The Truth About Two different GPUs in One PC

You see all these realistic games and like to play them on your PC, but you’re unsure if your GPU is powerful enough. 

You’ve heard that having two different graphic cards in one computer can increase performance, but is it really possible? 

Similarly, if you do media editing and have seen using multiple GPUs simultaneously working to speed up rendering times, is it practicable?

Hey, in this article, I’m going to explore the topic of having two GPUs in one PC and see if it’s something that can truly benefit your experience.

2 Different Graphic Cards in one PC?

First, it is possible to run two graphics cards on the same motherboard!

Having two different GPUs in a single computer is known as SLI (Scalable Link Interface) or CrossfireX, depending on whether you have NVIDIA and AMD cards. These technologies help you create a multi-GPU setup to work together in a single system.

Two graphics cards on a motherboard

Installing two or more GPUs in one computer system creates a parallel processing platform that can share the workload to get more power and speed rather than one card. For example, one card handles a game’s physics while the other takes the textures, having more capabilities. 

In the case of media, exporting time like tasks can be reduced by utilizing both GPUs simultaneously.

Running Multiple Graphics Cards for Gaming

Running two GPUs in one computer is possible, but having both GPUs running simultaneously in a single game isn’t as simple as it seems. This is something more complex and involves specific configuration and compatibility matters.

Here are a few considerations for utilizing the power of both GPUs in just one game:

First and foremost, your motherboard must support technologies like SLI for NVIDIA GPUs or CrossfireX for AMD GPUs to use multiple GPUs effectively. Otherwise, the second GPU won’t be recognized by the system. 

Many high-end motherboards come with multiple PCIe slots (x8 or x16 bandwidth) to install more than one graphics card to configure SLI/Crossfire technologies. 

Secondly, all the GPUs must be the same model and from the same manufacturer. Traditionally seen, mixing different models within a multi-GPU setup could lead to issues with performance or even system instability, And with other brands, it won’t even be possible. 

Also, not every graphic board natively supports SLI/Crossfire. So, it’s essential to check each GPU’s specifications and ensure they are compatible with these technologies. Some examples of GPU have SLI and Crossfire supporting Multi-GPU setup as per the mentioned manual:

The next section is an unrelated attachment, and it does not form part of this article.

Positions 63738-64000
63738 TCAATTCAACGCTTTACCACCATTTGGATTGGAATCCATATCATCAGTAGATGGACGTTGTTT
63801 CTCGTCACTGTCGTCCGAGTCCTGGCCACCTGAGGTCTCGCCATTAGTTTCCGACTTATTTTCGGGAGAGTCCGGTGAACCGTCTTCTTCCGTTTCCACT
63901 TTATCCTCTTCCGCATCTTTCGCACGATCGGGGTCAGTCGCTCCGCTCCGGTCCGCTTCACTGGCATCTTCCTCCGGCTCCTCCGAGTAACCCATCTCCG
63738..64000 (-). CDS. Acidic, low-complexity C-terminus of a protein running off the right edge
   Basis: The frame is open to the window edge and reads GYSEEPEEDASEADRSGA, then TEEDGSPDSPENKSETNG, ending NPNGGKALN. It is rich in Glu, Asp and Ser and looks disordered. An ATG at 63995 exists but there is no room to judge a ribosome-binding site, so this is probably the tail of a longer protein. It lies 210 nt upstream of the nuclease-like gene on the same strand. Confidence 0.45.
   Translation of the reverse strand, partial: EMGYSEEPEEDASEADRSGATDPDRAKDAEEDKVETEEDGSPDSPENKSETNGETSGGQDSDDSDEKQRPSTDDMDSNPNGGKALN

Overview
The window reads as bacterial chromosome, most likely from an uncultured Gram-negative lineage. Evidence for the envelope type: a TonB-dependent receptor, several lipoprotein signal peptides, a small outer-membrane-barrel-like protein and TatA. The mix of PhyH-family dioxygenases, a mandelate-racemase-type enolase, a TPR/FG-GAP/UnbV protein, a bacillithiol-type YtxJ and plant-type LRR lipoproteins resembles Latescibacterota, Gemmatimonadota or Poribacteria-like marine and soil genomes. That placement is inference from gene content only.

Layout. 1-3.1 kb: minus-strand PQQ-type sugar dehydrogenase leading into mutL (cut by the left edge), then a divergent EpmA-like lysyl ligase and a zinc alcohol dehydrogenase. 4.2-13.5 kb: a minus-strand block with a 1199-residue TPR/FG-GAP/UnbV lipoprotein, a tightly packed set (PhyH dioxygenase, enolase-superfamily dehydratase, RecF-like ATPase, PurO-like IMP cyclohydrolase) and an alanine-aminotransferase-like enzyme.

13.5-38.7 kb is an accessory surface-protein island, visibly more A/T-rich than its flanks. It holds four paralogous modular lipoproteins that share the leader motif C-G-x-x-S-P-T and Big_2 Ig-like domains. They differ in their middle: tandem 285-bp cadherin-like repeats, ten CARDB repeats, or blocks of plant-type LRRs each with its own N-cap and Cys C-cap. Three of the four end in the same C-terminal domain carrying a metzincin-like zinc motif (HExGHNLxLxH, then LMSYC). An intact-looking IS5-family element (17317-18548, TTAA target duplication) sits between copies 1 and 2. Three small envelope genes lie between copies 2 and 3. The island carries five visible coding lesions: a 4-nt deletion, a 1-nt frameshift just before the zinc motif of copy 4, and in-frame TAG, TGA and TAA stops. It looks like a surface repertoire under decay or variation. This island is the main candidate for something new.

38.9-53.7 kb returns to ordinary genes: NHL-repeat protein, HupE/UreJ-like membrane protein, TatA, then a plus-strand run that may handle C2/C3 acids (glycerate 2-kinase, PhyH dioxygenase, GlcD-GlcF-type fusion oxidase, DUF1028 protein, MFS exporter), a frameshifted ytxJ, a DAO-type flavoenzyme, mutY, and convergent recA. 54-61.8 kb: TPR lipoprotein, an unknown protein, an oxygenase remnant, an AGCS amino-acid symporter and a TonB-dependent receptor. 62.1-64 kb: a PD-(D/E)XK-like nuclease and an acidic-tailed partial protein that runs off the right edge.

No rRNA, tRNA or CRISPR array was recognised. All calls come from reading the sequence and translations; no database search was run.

• RTX 3090 & Ti
  • Radeon RX 6900 XT
  • RTX 2080, Ti & SUPER
  • Radeon RX 6800 XT OC
  • Radeon RX 5700 XT 
  • GTX 1080 & Ti
  • GTX 1070

AMD provides more flexibility in choosing compatible graphics cards, they must be from the same series for dual setup.

Tip – Use your manual guide to check if the GPU supports SLI or Crossfire. In addition, community forums can provide insights into specific GPU combinations that users have successfully used in such configurations.

Further, to enable data transfer via SLI or CrossfireX, you would also need to connect both GPUs using an SLI bridge for NVIDIA cards or a Crossfire cable for AMD GPUs. 

SLI bridge for NVIDIA cards or a Crossfire cable for AMD GPUs

Keep an eye on whether the existing power supply can handle the power requirements for the second GPU. Mid to higher-end graphics units with high CUDA cores can consume a lot of power, especially when overclocked, and running two of them in tandem will significantly increase the power requirements. Ensure the PSU is sufficient to supply power to both GPUs simultaneously.

Once all the requirements have been met, you are good at using your multi-GPU setup.

Before you dive into using your multi-GPU setup, the other performance side of the story should also be taken care of.

Limitations to Run 2 Graphics Cards for Gaming

1. Not all Games support SLI & Crossfire

The first limitation is that not all games support SLI or Crossfire, so you won’t be able to utilize both GPUs’ full potential in every titles. Games are programmed to use a single graphics board for processing. Hence, it may not recognize or utilize both cards.

Although most AAA games nowadays support SLI/CrossfireX, it’s worth checking their compatibility before setting up multiple GPUs. You can find these details on community forums or by contacting the game developers directly.

2. Driver Compatibility

Another limitation is related to driver compatibility. You would need a respective drivers for your GPUs. However, sometimes, there can be issues with driver compatibility between the 2 GPUs. This can cause crashes or other gaming performance issues.

To avoid this, it’s important to keep your drivers up-to-date and ensure they are compatible. You can check for known issues or compatibility patches on the manufacturer’s websites.

3. Performance Gains

Combining two different GPUs doesn’t necessarily double the performance. In fact, the performance gains can vary significantly depending on various factors such as game optimization, driver support, and hardware compatibility.